The following is Part 2 of a series of guest blog posts on still life painting from expert painter Jane Jones, who often contributes to The Artist’s Magazine (read her feature articles here).
Part 2: Considering Shadows in a Still Life Painting & More
by Jane Jones
As I create my paintings, I get to learn new things all the time. In the first few years of my practice as an artist I just wanted to “get it right.” Little did I know that I could learn to “get it right-er,” and then next year I will “get it even more right-er.” The goal of “getting it right” is elusive and always moving ahead of me.
Light can create the mood in a still life painting…soft or dramatic, open and breezy or tense. The light can be a critical element in the communication of your painting. And shadows have to be equally considered with the light areas.
Value Contrast in a Still Life Painting
In very bright light, the shadows will be very dark in relation to the light areas. When the light isn’t so bright, there will be less contrast between the two. In painting you always have to consider using opposites and to create light, you need dark.
In Indulgences (below, right), the light is rather soft and not dramatic. It reads that way because there is not a huge amount of contrast between the light areas and the shadows.
But in Silent Night (above), the light is very dramatic, in part, because there’s a lot of contrast between the light areas and the shadows.
Shadow Colors in a Still Life Painting
Our visual systems are designed to see best in the light, so it’s really easy to see the lights in your reference material. It takes a bit more work to see the darks, including the shadows, but creating those allows for the illusion of light. As you spend more time analyzing dark colors and shadows, your visual system will become more sensitized to them. It’ll become easier and easier to see them, and then mix the colors and paint them.
The colors of shadows can be tricky, especially in photo reference material, because photography and printing of the darks is not nearly as good as it is for the lighter areas. I find that I often make up the colors for the shadow areas. (There’s usually more information in the digital photo files than in a print, so I paint using both photos and my monitor.)
But first, I pay really close attention to the shadows in reality. Nothing can substitute for reality! If I have questions about the color in the photo of shadows on my draperies, then I take the fabric out into the sunlight and look at them. And sometimes I make color notes of flower colors while I have them set up. I put a few of the most likely colors on my palette and take it to the flowers and mix the colors. That’s the only sure way to know what color they really are. And it just takes a few minutes. Getting the shadow colors right is really important. Shadows are not just darker versions of the colors in the light.
Since I mostly photograph in the sunlight, outdoors, I know that the color of the sky is going to be reflected in the colors in my still life set up, which makes them cooler (bluer) especially in the shadow areas. When I photograph in the sunlight in my studio, shadows are warmer because the ceiling and walls are warmer than the color of the sky. I know this because I’ve spent a lot of time looking at them. And the more I see, the more I see. We don’t see everything all at once. For an artist, learning to see is a lifelong endeavor, and requires conscious attention, really focusing on what you’re looking at. I ask myself, “How would I mix that color?”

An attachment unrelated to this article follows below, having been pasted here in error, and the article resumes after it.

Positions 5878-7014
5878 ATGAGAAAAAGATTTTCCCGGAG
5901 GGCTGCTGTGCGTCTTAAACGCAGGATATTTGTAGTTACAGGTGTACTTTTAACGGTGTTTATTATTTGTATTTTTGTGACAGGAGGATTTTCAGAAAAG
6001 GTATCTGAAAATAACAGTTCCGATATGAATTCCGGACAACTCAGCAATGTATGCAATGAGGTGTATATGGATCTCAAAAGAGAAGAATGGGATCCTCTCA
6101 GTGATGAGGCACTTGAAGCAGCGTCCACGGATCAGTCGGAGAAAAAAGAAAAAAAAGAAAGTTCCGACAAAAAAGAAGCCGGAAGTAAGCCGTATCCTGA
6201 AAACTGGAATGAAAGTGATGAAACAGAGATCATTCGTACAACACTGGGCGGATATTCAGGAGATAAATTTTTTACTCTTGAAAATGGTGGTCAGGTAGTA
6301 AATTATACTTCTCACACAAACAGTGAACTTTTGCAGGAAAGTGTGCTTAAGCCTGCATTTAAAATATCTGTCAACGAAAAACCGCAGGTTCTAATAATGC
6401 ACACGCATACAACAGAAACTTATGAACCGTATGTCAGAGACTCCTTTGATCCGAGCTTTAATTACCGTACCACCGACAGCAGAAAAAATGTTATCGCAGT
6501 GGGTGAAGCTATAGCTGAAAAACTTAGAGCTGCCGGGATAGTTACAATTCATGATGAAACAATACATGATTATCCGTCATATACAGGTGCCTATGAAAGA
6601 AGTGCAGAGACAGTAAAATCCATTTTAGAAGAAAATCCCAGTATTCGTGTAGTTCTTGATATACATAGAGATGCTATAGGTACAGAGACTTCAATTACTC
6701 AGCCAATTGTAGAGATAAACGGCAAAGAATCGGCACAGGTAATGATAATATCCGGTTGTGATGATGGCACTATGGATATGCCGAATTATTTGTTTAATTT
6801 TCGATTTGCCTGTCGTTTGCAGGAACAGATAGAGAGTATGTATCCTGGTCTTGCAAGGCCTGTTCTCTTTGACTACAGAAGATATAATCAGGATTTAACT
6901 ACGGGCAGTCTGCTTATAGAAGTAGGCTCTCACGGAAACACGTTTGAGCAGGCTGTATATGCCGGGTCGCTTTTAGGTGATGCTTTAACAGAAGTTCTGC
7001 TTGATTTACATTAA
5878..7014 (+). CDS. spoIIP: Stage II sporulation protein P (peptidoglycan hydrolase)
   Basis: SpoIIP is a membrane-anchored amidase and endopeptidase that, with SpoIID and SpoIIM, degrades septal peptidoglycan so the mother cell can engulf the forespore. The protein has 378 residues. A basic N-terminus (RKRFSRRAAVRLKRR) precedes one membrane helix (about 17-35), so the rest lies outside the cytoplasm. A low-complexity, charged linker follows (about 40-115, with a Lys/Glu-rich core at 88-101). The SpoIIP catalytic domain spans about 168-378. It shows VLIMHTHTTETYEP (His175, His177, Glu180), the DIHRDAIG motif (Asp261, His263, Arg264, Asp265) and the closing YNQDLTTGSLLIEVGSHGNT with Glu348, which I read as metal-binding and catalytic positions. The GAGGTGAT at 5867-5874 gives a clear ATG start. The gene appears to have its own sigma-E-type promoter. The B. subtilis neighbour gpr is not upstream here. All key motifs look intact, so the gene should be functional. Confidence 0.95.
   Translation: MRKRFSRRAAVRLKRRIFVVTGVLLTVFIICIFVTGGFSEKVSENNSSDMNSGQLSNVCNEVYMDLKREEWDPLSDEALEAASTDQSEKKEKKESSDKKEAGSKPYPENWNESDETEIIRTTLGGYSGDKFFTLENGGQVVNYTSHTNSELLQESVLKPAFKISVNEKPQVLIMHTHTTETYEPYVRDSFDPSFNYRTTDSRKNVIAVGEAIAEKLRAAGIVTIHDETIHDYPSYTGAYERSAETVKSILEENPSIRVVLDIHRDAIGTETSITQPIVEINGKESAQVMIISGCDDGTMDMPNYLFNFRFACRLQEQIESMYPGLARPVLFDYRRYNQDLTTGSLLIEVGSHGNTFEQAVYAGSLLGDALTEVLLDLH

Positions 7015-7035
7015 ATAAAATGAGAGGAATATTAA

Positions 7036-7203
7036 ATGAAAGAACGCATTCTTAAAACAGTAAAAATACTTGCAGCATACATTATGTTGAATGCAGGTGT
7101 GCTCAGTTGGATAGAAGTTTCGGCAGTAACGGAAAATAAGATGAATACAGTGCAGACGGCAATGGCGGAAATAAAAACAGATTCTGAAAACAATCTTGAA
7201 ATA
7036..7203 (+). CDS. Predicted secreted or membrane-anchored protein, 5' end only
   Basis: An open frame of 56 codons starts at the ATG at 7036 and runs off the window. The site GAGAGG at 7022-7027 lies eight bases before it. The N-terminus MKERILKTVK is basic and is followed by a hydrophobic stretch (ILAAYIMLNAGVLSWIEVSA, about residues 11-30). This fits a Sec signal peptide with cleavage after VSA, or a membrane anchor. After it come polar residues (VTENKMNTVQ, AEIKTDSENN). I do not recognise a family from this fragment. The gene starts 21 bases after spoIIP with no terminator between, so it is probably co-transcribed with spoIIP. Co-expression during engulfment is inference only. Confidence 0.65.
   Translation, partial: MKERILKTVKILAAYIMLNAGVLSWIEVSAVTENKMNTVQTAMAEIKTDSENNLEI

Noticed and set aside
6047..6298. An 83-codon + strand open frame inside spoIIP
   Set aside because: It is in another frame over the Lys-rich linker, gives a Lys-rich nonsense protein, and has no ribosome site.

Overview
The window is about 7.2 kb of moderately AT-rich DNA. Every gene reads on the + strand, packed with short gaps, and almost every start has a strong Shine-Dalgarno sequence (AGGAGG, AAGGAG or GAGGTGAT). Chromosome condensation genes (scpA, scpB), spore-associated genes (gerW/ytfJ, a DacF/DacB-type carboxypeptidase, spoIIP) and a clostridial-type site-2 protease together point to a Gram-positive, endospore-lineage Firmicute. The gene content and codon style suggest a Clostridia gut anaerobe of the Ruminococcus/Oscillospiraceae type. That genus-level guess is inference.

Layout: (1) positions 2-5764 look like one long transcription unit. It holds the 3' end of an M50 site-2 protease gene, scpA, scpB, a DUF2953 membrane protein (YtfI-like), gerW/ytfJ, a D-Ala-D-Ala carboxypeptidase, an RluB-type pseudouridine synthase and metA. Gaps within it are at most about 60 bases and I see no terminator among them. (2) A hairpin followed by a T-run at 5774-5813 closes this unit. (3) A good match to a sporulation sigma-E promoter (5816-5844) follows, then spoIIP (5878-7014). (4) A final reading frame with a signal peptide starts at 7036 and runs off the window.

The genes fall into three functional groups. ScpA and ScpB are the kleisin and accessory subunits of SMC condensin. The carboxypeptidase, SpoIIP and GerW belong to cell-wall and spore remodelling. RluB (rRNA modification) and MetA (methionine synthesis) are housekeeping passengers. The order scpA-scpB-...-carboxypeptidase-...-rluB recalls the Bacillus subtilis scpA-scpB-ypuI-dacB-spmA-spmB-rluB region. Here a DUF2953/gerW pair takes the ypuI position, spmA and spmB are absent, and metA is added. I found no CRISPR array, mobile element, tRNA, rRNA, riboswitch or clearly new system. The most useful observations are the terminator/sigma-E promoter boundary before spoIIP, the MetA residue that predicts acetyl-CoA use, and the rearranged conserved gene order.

Edges in a Still Life Painting
The quality of the edges between the light and dark areas provide a lot of information about the quality of the light. The softer the light is, the softer the edges between light and dark areas will be. The brighter (harsher) the light is, the harder the edges will be. Look at my two still life paintings above. The shadow edges in Indulgences are more softly blended than they are in Silent Night, where the edges are much harder, in most areas. As the shadow recedes from the object casting it, the edges get softer…usually. And they are harder where the shadow is closest to the object…usually. Look at the shadow cast by the rock on the right and you will see that its shadow edges are much harder close to the rock and get more softly blended as they move away from the rock.
I remember the first time I created a believable illusion of light in a painting and I was SO THRILLED! I haven’t forgotten that moment, and still seek that feeling every time I create a painting!
I hope this helps you understand what to look for in shadows and how to create them in your paintings. In my next blog entry I will finish this series on light with an article about how to paint the illusion of light.
Bio: Jane Jones is an award-winning artist whose paintings have been featured in many magazines, including American Art Collector and The Artist’s Magazine. She is the author of Classic Still Life Painting. Painting is her passion, as is growing the flowers that she uses in her paintings.